Strong winds and sometimes 50-foot waves are preventing emergency workers from boarding a grounded oil drilling vessel off the Alaskan coast, according to the US Coast Guard. The accident appears unlikely to cause major environmental damage, but further complicates an already grueling experience by Shell getting drilling going in the Arctic.
As a whole, the Arctic is estimated to hold 25% of the world’s remaining oil and natural gas, and is becoming more accessible to oil exploration because of global warming. Yet even as the ice melts, the seas have not calmed, and are not forecast to.
At 9 p.m. on New Year’s Eve, the Shell drilling vessel was let go from its towing ropes by other ships during a harsh storm. It ended up grounded at the shoreline of an island called Sitkalidak. For those who know the area, it is near Kodiak, between the north edge of Ocean Bay and Partition Cove.The distressed vessel AP Photo/US Coast Guard
The ship, called the Kulluk, was carrying a relatively small volume of fuel—143,000 gallons of diesel and 12,000 gallons of other lube oil and hydraulic fluid.
The Coast Guard, which has flown a C-130 and a Jayhawk helicopter over the distressed vessel, says there are no indications of a spill such as an oil sheen on the water.Coast Guard rescuers AP Photo/United States Coast Guard, Petty Officer 3rd Class Jonathan Klingenberg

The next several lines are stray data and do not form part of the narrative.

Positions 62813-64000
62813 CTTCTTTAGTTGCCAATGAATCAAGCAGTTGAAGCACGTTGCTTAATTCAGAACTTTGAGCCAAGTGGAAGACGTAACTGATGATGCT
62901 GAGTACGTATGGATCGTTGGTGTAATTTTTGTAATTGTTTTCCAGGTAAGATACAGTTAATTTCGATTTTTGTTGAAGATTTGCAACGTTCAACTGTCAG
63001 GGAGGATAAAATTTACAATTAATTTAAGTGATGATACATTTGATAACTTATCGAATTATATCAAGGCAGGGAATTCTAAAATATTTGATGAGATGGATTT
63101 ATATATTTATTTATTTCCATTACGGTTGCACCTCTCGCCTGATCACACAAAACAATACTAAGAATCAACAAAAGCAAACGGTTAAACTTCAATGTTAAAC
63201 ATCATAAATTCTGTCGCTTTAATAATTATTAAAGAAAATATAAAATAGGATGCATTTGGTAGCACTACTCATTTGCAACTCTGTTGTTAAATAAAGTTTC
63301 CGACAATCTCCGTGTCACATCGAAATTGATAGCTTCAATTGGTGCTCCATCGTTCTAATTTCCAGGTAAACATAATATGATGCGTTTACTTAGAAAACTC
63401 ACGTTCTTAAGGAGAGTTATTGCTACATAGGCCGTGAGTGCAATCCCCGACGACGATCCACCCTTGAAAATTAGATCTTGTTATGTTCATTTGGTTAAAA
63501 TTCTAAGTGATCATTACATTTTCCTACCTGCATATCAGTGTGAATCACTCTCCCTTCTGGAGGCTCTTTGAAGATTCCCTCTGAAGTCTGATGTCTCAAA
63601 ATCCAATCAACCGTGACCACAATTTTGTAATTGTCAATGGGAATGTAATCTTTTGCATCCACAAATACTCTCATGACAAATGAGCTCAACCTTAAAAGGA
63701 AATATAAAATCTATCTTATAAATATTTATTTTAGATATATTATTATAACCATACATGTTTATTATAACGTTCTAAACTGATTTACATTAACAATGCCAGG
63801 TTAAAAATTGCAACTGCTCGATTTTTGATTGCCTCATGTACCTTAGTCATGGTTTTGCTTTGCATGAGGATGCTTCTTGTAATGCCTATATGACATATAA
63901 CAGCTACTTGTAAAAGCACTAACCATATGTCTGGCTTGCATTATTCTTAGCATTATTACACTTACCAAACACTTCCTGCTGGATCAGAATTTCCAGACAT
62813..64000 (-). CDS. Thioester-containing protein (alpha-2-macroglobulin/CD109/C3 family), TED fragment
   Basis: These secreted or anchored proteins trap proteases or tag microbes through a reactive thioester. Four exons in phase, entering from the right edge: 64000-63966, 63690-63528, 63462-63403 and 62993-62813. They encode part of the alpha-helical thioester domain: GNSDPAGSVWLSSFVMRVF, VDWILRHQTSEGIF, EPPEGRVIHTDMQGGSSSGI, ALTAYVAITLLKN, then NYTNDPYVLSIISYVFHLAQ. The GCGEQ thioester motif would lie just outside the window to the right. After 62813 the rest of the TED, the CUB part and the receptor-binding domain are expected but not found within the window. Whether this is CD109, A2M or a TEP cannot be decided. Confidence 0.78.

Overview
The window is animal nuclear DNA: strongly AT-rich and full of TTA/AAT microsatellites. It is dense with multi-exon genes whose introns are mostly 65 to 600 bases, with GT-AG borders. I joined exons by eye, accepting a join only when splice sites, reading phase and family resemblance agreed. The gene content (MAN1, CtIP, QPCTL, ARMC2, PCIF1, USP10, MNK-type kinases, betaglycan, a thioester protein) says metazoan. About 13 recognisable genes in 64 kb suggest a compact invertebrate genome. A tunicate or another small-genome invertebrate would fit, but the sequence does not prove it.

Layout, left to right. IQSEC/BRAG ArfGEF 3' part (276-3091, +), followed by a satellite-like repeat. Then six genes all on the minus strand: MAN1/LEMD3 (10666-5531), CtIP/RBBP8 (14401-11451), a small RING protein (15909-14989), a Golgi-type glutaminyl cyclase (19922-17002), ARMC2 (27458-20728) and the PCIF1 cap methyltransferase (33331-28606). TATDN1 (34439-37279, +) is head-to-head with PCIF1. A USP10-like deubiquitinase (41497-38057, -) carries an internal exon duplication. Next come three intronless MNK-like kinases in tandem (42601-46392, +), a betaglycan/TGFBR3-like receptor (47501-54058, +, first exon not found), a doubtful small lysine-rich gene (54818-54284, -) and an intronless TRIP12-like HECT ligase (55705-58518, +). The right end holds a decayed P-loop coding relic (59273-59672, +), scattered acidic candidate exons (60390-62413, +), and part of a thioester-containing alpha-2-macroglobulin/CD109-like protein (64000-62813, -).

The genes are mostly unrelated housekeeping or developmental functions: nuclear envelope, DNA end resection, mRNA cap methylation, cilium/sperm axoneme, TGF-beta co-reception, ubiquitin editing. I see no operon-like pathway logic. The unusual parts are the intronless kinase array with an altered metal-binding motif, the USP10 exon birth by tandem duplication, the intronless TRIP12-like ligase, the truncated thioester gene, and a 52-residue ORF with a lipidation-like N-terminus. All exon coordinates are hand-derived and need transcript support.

During accidents and spills, which can bring serious financial and reputational damage to oil companies, executives tend at least initially to circle the wagons and talk as little as possible. This is when company lawyers are at their peak influence, more focused on later lawsuits than public opinion. It is the stage at which BP ravaged itself with legalistic statements after its 2010 oil spill in the Gulf of Mexico, and where we are in the Shell accident now. Shell is releasing almost no information, dispatching reporters to a link on its website and relegating speaking duties to the US Coast Guard. Unfortunately for the companies, this is also the stage when public perceptions can be deeply shaped.
The incident is likely to be another blow to Shell in advancing its drilling near Alaska. US Congressman Ed Markey issued a statement on Jan. 1: “Oil companies keep saying they can conquer the Arctic, but the Arctic keeps disagreeing with the oil companies. Drilling expansion could prove disastrous for this sensitive environment.”
Here are some details of the vessel: The Kulluk (named by a schoolgirl from Inuvik, it means “thunder” in Inuvialukhtun) is 266 feet across and 41 feet high, and 108 people can work and sleep on it. It was originally built in 1983 to withstand ice, with a conical shape that causes ice to break downward and away from the vessel, thus reducing pressure on it. It was bought by Shell in 2005. Shell spent $292 million from 2006 to 2012 upgrading the Kulluk for Arctic conditions. It is rated for weather conditions in open water July to October. The upgrade included new engines, a new heli-deck, new mountains against vibration, blowout preventers.
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